Date of Award

Spring 5-18-2020

Degree Type


Degree Name

PhD Higher Education Leadership, Management, Policy


Education Leadership, Management and Policy


Robert Kelchen, Ph.D.

Committee Member

Rong Chen, Ph.D.

Committee Member

Chris Tienken, Ed.D


Public college president turnover, departure, state higher education, leadership, tenure


Presidents are leaving public colleges and universities at higher rates than they previously were over the last several decades. Previous studies on college and university presidential departure primarily have focused on internal institutional factors to offer explanations of understanding of why they leave office. Public university presidents earn less than private ones, and have to add successful (or unsuccessful) navigation of state politics to their skill sets. This study focused on both internal institutional factors and external environmental factors specifically within each state the public college or university is located. These include both external economic and political factors.

These external factors include income level in the state, percent in poverty in each state, and age ranges of the population by state. In addition, the study examined changes to factors affecting presidential turnover before and after the recent housing crisis in the United States, a significant economic event. There was increased turnover after recessions.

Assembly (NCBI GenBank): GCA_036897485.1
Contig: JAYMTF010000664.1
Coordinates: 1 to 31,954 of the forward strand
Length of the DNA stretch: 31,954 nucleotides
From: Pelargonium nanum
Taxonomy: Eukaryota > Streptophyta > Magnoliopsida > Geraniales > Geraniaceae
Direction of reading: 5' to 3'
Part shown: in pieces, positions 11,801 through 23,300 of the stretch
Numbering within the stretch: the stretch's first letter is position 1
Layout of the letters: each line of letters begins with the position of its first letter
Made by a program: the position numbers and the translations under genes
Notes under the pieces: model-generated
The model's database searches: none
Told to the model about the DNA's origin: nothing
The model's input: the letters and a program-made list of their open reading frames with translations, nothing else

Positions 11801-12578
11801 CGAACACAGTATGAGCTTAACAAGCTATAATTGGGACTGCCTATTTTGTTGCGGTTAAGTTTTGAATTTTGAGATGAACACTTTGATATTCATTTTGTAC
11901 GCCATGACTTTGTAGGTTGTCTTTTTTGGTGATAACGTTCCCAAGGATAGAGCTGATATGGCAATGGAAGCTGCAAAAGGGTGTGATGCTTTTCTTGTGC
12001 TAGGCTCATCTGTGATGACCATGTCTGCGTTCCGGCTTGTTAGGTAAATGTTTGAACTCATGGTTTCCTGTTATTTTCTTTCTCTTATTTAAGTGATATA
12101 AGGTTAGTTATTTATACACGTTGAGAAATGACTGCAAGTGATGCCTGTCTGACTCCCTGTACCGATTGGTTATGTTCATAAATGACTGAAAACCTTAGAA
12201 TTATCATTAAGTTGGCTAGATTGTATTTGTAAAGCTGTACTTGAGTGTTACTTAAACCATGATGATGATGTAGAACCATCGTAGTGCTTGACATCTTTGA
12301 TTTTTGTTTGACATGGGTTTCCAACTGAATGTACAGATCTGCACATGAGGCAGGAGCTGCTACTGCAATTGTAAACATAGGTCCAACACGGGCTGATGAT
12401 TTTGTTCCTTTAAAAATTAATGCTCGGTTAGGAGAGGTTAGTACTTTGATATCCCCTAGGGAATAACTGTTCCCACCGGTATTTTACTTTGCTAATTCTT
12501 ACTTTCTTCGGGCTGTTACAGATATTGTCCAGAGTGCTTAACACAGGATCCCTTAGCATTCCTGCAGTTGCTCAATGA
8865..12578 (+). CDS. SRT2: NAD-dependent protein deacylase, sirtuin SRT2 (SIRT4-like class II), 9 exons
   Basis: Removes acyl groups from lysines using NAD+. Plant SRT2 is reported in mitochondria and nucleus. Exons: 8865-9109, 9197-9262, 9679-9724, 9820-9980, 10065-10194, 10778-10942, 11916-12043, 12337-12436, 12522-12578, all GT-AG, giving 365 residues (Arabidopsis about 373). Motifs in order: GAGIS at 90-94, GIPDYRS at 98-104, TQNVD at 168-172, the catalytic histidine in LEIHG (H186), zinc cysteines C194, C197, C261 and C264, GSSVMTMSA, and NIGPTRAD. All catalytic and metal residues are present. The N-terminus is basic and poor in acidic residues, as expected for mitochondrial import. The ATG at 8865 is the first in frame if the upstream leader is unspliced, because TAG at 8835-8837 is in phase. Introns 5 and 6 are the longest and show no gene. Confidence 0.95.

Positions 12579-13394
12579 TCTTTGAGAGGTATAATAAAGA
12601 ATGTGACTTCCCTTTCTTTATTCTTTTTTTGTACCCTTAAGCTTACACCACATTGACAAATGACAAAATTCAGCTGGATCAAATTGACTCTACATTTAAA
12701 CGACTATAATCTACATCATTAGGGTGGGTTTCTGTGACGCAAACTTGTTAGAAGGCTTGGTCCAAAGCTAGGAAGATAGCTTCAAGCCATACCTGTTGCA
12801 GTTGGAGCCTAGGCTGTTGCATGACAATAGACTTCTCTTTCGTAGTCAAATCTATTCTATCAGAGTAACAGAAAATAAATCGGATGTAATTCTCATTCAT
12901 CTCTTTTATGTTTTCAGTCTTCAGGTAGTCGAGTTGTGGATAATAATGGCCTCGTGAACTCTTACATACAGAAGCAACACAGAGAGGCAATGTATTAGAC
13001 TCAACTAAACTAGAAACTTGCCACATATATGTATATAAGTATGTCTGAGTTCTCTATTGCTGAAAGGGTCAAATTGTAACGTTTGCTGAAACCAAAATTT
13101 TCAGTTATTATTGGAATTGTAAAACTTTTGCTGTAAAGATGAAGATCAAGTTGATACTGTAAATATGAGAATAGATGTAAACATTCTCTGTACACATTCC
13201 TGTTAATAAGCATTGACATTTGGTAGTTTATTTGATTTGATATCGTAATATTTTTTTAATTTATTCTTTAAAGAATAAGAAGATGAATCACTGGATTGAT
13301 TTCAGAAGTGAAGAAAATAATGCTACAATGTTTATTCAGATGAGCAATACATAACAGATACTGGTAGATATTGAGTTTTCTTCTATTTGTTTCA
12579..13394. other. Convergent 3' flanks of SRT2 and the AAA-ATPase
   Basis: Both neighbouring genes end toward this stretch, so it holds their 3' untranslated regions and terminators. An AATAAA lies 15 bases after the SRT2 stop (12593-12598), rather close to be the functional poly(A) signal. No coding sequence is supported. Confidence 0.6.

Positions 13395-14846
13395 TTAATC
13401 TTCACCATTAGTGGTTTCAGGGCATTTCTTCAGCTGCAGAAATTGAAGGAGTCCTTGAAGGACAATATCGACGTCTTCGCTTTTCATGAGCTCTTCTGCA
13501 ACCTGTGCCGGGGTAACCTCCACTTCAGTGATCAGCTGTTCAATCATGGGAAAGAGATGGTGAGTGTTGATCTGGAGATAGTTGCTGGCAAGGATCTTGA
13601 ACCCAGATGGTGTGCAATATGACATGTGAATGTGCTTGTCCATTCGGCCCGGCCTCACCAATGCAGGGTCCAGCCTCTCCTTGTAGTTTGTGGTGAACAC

The outcomes of both logistic and OLS regressions, with both a one- and two- year lag, yielded the same results across both models and found variables that were important included enrollment, adjusted state appropriations, democratic control of the state legislature, percentage of the population in the state aged 18 to 24 years. Enrollment had a negative relationship, state appropriations had a strong positive relationship. Democratic control of the legislature, and percentage of the population aged 18 to 24 years had weak negative relationships.

Student retention rate had a weak positive relationship, state appropriations a strong positive relationship, and percentage of the population in each state aged 18 to 24 years had a strong negative significant relationship when dividing out the data before the housing crisis. Only the internal institutional factor of admit rate was significant and was weak and negative when dividing after the housing crisis.